Ethnic studies should be inclusive, not divisive
If you’re interested in humanity generally, then you likely are interested in the histories and exploits of those from another background, or a different color. You’d be curious how other societies developed, their customs and beliefs, advances or mistakes they’ve made. And you may wish the government would not steer you around in your study.
Anybody would be enriched by such study, having their horizons expanded by greater knowledge of people from other walks of life.
In recent times, that curiosity has been grouped under the term “ethnic studies.” And in California, that topic is of intense interest to the state’s politicians – so much so that many of them want to make it a curriculum requirement. But for the topic to remain an enriching experience for everyone, the politicians ought to do something they’re not used to doing – let educators educate.
But nahhhh, these politicians want to dictate curriculum and educators are amenable. The Cal State system recently decided students must take a course in ethnic studies or “social justice” in order to graduate. A 2016 law requires high schools to create an “ethnic studies curriculum.” The Legislature has twice failed to put such a requirement into high schools as a condition to graduate.
In 2018, then-Gov. Jerry Brown vetoed a bill requiring such a program in some districts. A co-sponsor of AB2772 was Assemblyman Jose Medina, D-Riverside. Shortly afterward, Medina co-authored AB331 making the requirement statewide. After a backlash, that one was withdrawn temporarily.
The idea has returned, as Medina wrote recently in these pages. And it couldn’t come at a better time. The question: Will we enrich or will we teach racial and sexual bitterness and vindictiveness?
Medina wrote that he introduced AB331 because “the purpose of ethnic studies is not to stir intergroup grievances. It illuminates our failures in order to help us chart a more inclusive and equitable path forward.”
The initial draft didn’t put it quite so charitably. The withdrawn bill says history taught in schools wrongly emphasizes straight white males. It would have taught that “capitalism is racism” and described it as a form of “power and oppression.” More than a dozen types of discrimination were listed, but not anti-Semitism. The draft recommends a rap song that suggests Jews control the media.
Students would have needed a glossary to keep up with the trendy terms. Instead of “history,” they would study “herstory” and “hxstory,” a reflection, presumably, of deep contempt for the gender status quo.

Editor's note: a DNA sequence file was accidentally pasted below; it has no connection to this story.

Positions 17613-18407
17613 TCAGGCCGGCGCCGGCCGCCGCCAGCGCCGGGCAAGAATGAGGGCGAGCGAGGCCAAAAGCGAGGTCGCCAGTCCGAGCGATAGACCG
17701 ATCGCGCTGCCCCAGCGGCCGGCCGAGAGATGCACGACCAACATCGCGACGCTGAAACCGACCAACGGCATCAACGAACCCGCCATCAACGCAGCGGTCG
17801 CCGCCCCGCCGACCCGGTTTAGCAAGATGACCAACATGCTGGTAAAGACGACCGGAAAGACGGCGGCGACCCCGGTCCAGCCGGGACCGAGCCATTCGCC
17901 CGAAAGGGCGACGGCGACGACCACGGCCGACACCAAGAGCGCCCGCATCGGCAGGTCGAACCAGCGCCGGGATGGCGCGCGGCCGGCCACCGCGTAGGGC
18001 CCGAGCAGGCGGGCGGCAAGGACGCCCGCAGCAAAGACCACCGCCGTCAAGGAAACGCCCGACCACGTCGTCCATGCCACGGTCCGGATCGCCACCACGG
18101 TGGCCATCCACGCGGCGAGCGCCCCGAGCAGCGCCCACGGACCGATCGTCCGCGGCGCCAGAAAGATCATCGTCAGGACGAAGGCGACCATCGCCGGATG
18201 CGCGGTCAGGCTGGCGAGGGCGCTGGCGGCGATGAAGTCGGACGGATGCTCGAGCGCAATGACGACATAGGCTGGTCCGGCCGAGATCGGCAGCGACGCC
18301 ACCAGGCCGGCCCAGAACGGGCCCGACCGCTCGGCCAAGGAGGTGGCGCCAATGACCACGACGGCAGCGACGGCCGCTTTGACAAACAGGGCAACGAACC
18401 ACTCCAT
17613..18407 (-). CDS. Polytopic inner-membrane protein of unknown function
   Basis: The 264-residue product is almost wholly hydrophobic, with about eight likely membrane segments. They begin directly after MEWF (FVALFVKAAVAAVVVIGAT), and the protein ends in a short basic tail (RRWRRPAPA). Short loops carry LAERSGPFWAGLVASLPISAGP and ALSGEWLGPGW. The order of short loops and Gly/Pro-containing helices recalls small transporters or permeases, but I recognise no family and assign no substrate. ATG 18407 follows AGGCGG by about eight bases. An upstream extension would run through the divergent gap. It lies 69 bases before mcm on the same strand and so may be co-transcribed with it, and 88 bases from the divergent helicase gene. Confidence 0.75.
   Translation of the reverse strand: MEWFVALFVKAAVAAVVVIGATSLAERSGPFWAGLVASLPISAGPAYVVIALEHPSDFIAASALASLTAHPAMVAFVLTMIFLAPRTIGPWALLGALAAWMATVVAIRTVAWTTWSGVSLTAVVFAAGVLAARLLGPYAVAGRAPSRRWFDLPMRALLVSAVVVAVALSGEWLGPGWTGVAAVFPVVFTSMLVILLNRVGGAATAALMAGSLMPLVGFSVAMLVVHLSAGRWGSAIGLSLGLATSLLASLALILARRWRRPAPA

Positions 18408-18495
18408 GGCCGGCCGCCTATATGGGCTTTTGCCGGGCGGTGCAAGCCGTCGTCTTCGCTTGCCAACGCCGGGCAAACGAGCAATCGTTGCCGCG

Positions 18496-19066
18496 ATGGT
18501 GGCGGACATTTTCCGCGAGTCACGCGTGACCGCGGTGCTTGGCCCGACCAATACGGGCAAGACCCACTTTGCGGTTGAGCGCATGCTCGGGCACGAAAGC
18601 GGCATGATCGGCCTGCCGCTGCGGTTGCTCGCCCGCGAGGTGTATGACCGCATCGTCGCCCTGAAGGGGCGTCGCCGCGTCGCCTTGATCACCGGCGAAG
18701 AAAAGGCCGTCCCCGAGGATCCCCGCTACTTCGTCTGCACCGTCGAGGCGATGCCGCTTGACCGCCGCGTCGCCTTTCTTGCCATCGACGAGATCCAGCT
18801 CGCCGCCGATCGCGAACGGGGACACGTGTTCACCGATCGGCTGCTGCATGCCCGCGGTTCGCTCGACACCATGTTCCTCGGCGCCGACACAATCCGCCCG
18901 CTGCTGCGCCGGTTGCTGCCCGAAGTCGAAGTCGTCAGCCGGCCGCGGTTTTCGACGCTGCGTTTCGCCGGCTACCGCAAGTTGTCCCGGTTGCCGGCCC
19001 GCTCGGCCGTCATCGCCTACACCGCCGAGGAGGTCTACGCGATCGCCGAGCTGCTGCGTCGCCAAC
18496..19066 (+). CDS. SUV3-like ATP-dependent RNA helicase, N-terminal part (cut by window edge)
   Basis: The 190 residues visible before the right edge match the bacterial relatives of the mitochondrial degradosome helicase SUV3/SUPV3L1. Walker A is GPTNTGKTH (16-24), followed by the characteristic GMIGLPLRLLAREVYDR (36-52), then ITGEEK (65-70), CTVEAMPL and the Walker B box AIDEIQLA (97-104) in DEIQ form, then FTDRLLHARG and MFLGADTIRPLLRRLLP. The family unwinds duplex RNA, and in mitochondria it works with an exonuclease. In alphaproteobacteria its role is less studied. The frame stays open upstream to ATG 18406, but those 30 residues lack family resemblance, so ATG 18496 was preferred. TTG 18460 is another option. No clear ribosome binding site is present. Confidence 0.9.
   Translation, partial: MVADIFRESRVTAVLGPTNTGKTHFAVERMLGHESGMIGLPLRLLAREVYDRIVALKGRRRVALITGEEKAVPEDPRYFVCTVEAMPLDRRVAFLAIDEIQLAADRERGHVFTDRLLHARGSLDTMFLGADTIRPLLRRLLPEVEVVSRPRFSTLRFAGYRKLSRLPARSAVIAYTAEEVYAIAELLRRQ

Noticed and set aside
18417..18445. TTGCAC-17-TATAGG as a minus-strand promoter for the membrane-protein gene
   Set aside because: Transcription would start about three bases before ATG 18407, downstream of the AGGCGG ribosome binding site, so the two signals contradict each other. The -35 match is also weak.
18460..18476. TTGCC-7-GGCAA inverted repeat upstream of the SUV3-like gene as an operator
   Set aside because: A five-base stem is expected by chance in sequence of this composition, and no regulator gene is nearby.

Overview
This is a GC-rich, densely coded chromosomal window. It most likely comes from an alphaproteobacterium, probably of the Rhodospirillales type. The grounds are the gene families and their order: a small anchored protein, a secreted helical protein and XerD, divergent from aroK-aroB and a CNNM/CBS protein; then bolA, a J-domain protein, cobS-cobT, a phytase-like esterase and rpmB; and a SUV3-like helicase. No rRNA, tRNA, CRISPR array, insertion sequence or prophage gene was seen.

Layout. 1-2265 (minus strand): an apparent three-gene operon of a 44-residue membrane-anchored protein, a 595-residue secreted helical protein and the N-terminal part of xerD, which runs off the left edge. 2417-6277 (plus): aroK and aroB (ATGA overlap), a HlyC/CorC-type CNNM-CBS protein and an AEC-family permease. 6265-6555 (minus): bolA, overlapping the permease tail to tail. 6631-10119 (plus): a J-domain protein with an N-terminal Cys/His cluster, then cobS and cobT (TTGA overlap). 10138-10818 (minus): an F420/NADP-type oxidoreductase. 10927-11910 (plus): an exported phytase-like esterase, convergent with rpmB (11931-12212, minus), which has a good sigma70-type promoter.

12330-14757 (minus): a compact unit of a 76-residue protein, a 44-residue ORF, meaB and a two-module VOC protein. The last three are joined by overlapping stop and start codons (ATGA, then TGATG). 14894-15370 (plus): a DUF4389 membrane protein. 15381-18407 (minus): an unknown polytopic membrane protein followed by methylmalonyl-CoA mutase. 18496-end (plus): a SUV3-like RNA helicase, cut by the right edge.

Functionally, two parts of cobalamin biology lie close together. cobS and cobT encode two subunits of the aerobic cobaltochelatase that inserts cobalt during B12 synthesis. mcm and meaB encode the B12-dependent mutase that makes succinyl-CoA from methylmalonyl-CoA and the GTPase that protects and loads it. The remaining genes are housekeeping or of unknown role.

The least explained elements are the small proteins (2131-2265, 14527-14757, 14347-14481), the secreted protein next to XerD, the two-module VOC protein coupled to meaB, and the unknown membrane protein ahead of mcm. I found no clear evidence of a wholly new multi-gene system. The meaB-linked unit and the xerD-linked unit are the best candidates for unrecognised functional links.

No intergroup grievances in that draft.
The Sacramento political class withdrew the bill after voluminous backlash. A Jewish commenter said, “The problem is that it’s politicizing the curriculum. It’s a form of political indoctrination, which is not educational and should never be allowed in California schools.”
Maybe the re-draft will be an improvement, but don’t count on it.
As for “capitalism,” nearly all systems are capitalist, if by that we mean earning currency through work, to save or spend on a product or service. The complaint is probably about income distribution. The people in power want to take money from people they don’t like and give it to people they do like. Let’s see, there’s a word for that kind of system …
The income distribution set-up wasn’t great for my ancestors, who came here in the late 1800s penniless and uneducated. They dug coal – the work they knew in their native Italy – for low wages. They settled in the rural Southwest, which is where I grew up with people mostly of Native American and Hispanic descent. Most didn’t know what “Italian” was, and were pretty sure I am “a Mexican.”Those people had immensely interesting – and quite different – cultures and customs, and each of us was enriched learning about them. Nobody back then informed them that I was a privileged androcentric oppressor.
Today our country has people from so many different countries, it’s a truly great time to learn about one another. Most will do so without the guidance of politicians. Those who want political guidance can get it for free just by turning on the television, and can even get most of the politically correct wording.
And if there’s public interest in teaching ethnic studies in school, let’s make sure it’s about cultures and the people within them and not the ideological proselytizing our politicians prefer.
Reach Roger Ruvolo at firstname.lastname@example.org